The chrome plating found on car trim and kitchen appliances can also be made at home. Using electrolysis, it’s possible to bind chromium onto metals such as steel, brass, copper, aluminum and stainless steel, creating the shiny finish. In addition to creating a polished layer, the element also stops the metals from tarnishing. Remember, though, the process requires very strong chemicals, so caution should be taken before starting the process. Be sure to wear safety goggles and gloves as well as a dust mask.
Things You'll Need:
Alkaline cleaner or chrome stripper
- Sulfuric acid
- Distilled water
Dry acid pickle
- A tank large enough to fit the object to be chromed
Thermostatic tank heater
Variable current controller (makes it possible to use a car battery or charger for plating)
Thoroughly clean the material to be chromed. This includes degreasing (with a solution such as alkaline cleaner) and removing any paint, rust and dirt. Don’t forget that the grease from your hands can cause problems, so wear gloves during the cleaning process. The more thoroughly prepared the surface, the better the finished coating. A grinder or buffer may be helpful for the process. If there are any nicks or dents, smooth them out.
Douse the metal in a dry acid pickle, which is necessary to prepare the metal for plating and also keep an oxide layer from forming. The pickling time will vary depending on the metal being plated. Be sure to follow the pickle manufacturer's instructions.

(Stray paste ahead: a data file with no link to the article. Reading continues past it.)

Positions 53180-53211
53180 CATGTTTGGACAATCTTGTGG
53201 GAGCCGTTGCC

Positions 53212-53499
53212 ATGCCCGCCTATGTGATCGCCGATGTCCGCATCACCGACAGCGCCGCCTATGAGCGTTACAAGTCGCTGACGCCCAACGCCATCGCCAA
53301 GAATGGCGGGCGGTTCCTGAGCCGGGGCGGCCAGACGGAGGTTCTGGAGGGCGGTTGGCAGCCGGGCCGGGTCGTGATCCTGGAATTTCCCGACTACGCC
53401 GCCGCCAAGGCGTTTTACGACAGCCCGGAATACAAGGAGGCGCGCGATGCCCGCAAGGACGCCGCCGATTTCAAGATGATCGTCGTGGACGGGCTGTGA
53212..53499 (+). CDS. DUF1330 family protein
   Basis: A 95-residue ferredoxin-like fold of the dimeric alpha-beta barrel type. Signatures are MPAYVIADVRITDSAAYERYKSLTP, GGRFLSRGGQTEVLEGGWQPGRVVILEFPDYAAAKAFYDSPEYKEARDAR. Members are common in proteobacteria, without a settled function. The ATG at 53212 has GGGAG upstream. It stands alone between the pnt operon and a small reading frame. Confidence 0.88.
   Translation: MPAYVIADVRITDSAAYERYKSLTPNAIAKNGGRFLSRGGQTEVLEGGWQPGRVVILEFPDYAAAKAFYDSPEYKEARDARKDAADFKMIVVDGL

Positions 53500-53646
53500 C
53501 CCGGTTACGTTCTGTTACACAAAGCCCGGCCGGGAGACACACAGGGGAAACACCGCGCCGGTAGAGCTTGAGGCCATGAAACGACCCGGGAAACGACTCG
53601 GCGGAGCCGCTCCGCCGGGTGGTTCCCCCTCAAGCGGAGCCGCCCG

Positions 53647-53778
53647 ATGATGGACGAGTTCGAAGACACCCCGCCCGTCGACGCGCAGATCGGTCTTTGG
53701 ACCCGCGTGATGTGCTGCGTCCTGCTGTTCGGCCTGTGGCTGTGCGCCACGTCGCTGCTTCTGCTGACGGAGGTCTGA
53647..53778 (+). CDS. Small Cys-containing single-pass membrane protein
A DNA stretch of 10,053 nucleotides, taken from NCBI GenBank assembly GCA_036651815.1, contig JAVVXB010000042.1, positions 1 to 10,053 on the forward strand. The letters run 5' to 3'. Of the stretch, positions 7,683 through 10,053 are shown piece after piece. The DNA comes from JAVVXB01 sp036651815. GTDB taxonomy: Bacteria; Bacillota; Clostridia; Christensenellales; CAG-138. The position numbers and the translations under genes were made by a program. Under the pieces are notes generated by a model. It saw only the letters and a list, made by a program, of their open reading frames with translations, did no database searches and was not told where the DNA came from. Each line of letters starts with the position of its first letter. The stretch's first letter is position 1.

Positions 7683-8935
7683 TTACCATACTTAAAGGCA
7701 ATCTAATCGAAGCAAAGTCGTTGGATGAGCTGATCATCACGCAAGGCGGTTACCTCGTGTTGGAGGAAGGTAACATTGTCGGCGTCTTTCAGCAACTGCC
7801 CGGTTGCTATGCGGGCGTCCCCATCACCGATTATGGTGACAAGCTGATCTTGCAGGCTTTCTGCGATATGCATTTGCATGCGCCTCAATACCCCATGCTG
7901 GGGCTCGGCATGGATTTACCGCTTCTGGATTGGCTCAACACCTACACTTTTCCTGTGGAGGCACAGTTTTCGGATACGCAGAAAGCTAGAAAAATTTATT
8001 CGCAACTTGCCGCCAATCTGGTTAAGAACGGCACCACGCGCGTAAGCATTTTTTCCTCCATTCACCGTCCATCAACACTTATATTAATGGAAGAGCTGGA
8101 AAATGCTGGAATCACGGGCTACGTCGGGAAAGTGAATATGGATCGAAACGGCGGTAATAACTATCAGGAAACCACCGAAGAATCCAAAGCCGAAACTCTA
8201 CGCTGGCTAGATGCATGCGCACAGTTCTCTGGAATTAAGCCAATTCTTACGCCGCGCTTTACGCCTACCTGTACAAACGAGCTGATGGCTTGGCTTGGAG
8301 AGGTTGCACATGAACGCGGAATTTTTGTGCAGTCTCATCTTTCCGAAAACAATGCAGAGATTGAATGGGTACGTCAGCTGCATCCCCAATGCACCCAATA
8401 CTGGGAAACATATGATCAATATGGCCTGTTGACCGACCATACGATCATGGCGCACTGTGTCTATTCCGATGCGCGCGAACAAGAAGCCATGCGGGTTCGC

To make a chromium plating solution, you’ll need a combination of chromic acid, sulfuric acid and distilled water. Combine the chromic acid with sulfuric acid fluid in a 100 to 1 ratio. Then, add this solution to the distilled water. The amount of each of these ingredients varies according to the size of the piece you’ll be plating and the type of surface material. These ingredients are also available in chrome plating kits, which may also include the necessary tools. The chemicals in the chromium plating solution are carcinogenic as well as flammable, so they should be handled carefully.
The immersion tank for the process should have enough room to fit any surface to be plated. For decorative chrome, the solution should be heated between 95 and 115 degrees Fahrenheit. For hard chrome, the solution needs to be a little hotter, between 120 and 150 degrees Fahrenheit.
Dissolve the plating material in the solution.
Run a positive charge from the variable current controller through the plating solution.
Attach a negative anode to the metal piece to be chromed. As a result, positively charged pieces of chromium will be attracted to it. The longer the metal is submerged in the tank, the thicker the resulting chrome plating will be.
After the chrome plating is complete, remove the object from the tank and rinse at least twice in running water.
- Warning: While the gasses from chroming don’t have a distinct odor, they can be very toxic when inhaled. Be mindful to wear protective gear, including goggles, a dusk mask and gloves, and read the manufacturer’s instructions.
Neil Gladstone's writing has appeared in The New York Times, USA Today and Popular Mechanics. He's also the co-founder of the DIY community CraftFoxes and The Craftys, awards for makers and crafters.